The instructional sessions will be taught by Ron Corn, Jr., and Napos - David Turney, experienced instructors in the Menominee Language.
Napos - David Turney
Napos is David's Menominee name meaning "First Rabbit or Rabbit that Leads". He have a BA Degree from Native American Educational Services (NAES) College - Menominee Campus in Native American Community Studies and Public Policy . Napos also studied at UW - Oshkosh, NTC - Antigo, Fox Valley Technical College, UW- Green Bay and College of Menominee Nation studying American Indian Studies, Printing and Publishing and Native American Tribal Law. He has been an Adjunct Instructor at UWGB since January 2006 teaching in the First Nations Studies Program and also as an Oral Traditional Scholar in Residence for the First Nations Studies Program. Most of Napos' time is committed to studying Menominee culture, language and medicinal plants, and as a musician.
Menominee Nation Elder David Turney Sr., known also as Napos, shares seven principles he teaches as an adjunct lecturer at UWGB.
Ron Corn, Jr.
For over 20 years, Ron Corn, Jr., has immersed himself in the study, experience and culture of the Menominee Language. Ron is able to "speak, write, teach, transcribe, translate and live the Menominee Language". From creating intensive language cultural actives for Menominee youth, to facilitating Menominee language tables, to developing Menominee Language curriculum for advanced level Menominee Language learners, Ron inspires and teaches the language, traditions and culture of the Menominee people.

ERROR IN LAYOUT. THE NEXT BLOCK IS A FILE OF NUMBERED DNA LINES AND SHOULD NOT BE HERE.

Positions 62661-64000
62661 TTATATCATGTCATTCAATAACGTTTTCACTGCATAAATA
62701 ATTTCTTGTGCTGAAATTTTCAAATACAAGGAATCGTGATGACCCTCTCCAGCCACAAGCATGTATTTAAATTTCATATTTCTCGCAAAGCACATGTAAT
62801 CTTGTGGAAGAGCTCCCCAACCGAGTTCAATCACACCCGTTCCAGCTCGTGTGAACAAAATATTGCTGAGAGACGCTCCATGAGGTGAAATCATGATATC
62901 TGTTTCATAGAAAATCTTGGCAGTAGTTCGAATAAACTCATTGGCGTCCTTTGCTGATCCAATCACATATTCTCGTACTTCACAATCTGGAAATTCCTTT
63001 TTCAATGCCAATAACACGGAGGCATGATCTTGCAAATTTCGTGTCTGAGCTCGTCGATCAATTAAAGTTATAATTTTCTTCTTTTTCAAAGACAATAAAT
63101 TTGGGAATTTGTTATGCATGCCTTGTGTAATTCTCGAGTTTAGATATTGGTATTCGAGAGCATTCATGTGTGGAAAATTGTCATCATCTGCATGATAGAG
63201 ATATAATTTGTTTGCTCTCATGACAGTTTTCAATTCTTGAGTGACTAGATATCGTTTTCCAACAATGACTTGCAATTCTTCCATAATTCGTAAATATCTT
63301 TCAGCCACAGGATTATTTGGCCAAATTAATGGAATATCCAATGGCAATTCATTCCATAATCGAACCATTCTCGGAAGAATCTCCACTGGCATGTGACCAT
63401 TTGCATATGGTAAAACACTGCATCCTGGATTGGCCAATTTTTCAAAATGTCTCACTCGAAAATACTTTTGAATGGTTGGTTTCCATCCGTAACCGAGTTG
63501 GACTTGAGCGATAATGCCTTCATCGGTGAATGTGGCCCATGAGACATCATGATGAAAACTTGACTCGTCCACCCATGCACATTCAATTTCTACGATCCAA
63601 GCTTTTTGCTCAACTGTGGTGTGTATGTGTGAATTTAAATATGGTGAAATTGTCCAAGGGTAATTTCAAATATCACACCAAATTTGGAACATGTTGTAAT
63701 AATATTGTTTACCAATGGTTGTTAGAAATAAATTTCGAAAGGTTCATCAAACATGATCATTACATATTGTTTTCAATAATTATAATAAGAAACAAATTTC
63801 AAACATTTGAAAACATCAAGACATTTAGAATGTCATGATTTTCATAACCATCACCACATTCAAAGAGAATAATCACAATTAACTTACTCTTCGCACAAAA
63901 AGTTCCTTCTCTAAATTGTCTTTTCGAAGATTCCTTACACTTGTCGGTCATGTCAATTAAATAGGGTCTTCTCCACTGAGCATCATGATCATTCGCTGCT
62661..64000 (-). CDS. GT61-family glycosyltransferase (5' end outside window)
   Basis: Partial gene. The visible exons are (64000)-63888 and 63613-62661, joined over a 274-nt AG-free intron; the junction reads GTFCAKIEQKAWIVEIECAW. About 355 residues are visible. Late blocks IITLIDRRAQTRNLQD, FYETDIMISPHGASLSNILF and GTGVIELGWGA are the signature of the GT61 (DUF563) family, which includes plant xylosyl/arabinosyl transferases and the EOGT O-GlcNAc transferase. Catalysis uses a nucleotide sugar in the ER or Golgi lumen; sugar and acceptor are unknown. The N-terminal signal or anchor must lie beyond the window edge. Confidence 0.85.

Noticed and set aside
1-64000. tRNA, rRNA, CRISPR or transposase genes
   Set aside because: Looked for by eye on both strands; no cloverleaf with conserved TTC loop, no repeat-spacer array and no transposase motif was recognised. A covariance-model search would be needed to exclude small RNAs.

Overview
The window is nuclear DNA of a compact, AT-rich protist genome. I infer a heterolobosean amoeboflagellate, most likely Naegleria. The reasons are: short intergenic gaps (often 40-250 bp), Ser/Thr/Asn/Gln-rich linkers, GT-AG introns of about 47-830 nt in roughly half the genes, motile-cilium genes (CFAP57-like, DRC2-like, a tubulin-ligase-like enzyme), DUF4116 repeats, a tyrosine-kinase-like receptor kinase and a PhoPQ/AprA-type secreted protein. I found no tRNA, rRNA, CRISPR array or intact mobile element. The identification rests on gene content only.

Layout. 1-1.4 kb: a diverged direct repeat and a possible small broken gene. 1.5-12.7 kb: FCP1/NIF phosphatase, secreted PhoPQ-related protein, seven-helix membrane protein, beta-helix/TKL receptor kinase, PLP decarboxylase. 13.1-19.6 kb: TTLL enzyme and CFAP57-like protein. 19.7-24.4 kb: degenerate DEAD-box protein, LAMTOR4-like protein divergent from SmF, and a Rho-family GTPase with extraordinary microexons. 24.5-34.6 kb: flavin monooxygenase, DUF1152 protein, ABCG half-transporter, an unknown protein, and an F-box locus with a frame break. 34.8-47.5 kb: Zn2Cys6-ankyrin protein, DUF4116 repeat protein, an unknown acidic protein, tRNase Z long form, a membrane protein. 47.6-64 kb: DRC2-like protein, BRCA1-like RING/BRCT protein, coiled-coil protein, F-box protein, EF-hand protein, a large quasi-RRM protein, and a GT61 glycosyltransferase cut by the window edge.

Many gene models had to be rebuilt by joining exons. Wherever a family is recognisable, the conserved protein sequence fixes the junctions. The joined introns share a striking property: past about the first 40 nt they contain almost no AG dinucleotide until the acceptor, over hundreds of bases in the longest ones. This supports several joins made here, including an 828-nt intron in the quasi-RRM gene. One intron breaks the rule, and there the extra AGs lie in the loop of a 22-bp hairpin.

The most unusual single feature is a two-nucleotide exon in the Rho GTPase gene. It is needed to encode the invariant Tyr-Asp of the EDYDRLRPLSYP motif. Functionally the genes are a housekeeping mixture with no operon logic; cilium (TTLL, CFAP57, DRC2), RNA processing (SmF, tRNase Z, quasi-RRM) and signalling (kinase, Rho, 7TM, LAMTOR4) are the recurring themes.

Lisa Poupart - Curricular Advisor, First Nations Studies
Currently Professor is an Associate Professor of Humanistic Studies, First Nation Studies and Womens Studies at the University of Wisconsin Green Bay. She also servse as the chair and advisor of the First Nation Studies program. Prof. Poupart's scholarly publications and research are concerned with social problems in American Indian reservation and urban communities. Her primary research interest is concerned with internalized oppression in American Indian communities and the social problems that stem from this phenomenon including domestic violence, childhood sexual abuse, addictions, and juvenile delinquency. Prof. Poupart also servse as a consultant on issues concerning American Indian domestic violence and juvenile delinquency with the Department of Justice and National Institute of Justice. Currently she is involved with a number of state and national initiatives to standardize First Nation Studies curriculum and core knowledge. Prof. Poupart holds a Doctorate of Philosophy in Justice Studies from Arizona State University with a concentration in American Indian law and federal Indian policy.